Last spring, Rachelle, her parents and I spent an afternoon at Cataloochee in Great Smoky Mountains National Park in search of elk. In 2001 and 2002, two separate herds of elk were relocated from Land Between the Lakes National Recreation Area to Cataloochee in the western/North Carolina portion of Great Smoky Mountains National Park. Cataloochee is a relatively isolated portion of the national park, similar to the much more frequently visited Cades Cove in the eastern/Tennessee portion of the park.
The name Cataloochee is a corruption of the Cherokee name for the area, “Gadalutsi,” which means “standing up in a row,” and could refer either to the mountains which surround the valley, or the abundant trees which cover them. Cataloochee was comprised of two separate communities, Big Cataloochee and Little Cataloochee.
After our previous trip, I wanted to head back in the fall during the rut (mating season) in the hopes of hearing the elk bugle. So, my wife and I planned an October trip to the mountains. Like our previous visit, we spent our time in Big Cataloochee. We picked a spot on the side of the road, unpacked our stuff and waited for the show to begin.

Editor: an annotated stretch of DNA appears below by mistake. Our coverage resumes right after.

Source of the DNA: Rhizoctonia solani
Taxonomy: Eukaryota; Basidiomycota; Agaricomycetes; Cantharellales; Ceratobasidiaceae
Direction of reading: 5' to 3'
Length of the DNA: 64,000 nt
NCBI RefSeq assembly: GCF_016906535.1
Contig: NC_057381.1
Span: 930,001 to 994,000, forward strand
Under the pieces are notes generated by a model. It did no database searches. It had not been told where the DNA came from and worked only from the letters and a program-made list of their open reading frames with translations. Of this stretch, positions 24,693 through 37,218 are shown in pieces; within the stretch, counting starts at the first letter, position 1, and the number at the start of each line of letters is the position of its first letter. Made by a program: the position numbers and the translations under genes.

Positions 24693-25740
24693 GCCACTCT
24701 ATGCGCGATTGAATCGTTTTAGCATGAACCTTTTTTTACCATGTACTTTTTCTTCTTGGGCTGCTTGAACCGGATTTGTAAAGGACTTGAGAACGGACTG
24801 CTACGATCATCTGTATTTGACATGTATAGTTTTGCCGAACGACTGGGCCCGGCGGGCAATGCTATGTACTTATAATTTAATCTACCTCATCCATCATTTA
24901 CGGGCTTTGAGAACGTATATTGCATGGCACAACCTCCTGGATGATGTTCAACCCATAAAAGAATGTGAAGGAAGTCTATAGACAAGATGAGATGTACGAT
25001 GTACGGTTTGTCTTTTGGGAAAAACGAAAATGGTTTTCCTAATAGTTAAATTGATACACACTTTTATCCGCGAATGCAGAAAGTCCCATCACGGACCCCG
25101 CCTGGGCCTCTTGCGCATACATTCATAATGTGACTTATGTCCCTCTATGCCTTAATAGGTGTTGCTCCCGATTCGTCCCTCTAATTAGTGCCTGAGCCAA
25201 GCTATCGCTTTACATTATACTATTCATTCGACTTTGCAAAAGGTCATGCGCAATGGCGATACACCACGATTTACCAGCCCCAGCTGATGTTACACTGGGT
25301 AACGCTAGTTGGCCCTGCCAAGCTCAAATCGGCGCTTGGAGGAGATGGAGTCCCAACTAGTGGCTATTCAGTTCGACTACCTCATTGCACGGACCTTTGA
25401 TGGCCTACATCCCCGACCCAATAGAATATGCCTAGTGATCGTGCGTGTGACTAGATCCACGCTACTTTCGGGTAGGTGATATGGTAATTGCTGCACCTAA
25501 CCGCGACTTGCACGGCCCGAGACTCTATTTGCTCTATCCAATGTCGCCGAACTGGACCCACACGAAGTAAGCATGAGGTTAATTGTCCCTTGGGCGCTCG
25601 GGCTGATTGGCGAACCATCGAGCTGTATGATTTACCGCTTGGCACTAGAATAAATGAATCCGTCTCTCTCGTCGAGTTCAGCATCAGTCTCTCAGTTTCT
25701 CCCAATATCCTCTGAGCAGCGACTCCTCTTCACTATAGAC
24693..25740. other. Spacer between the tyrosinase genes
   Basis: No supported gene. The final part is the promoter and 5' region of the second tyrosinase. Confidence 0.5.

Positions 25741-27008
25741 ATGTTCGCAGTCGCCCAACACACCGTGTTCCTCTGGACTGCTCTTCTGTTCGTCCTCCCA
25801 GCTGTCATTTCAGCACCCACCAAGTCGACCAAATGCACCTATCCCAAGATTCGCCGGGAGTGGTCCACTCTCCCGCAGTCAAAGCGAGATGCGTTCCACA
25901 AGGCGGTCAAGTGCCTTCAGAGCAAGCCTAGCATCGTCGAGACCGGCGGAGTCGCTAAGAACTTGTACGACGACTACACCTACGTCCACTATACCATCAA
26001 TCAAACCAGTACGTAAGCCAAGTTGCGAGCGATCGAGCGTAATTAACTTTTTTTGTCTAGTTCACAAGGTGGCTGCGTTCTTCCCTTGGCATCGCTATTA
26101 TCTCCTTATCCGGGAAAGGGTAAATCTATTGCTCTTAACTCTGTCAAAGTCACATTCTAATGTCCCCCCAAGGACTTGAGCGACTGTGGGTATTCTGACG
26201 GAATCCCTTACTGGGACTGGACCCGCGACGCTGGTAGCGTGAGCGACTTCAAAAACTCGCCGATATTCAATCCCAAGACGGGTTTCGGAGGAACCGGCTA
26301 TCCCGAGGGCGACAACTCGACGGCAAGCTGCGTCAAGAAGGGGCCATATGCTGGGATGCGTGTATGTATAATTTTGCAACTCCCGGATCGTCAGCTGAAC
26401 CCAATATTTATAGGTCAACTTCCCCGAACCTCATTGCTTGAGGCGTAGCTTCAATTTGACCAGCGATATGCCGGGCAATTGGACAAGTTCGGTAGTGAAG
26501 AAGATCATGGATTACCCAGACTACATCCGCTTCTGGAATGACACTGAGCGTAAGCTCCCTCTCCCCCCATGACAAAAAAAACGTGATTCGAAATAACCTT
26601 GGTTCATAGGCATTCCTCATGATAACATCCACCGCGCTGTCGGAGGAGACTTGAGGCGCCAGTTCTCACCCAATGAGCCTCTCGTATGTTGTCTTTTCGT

As the sun began to fade, our vigilance was rewarded. We spotted a group of five elk come out of the protection of the trees into the field near us. The group was composed of three bulls (male) and two cows (female). The male elk in the photograph above was very agressive and chased the other two bulls away from his harem.
The other two male elk were chased off in the direction of the road, and remained close to it – I suppose out of fear of angering their rival. I walked down the road so I could get a closer look at them.
Since dusk was quickly approaching we decided it was time to leave. As we were heading down the road toward the park entrance, we saw a large bull in the woods to the right of the road. I got out of the car and on foot followed his progress through the woods. Eventually, I was rewarded with an amazing view of this magnificent creature.
On our way out of the park we made one last stop to watch the sunset.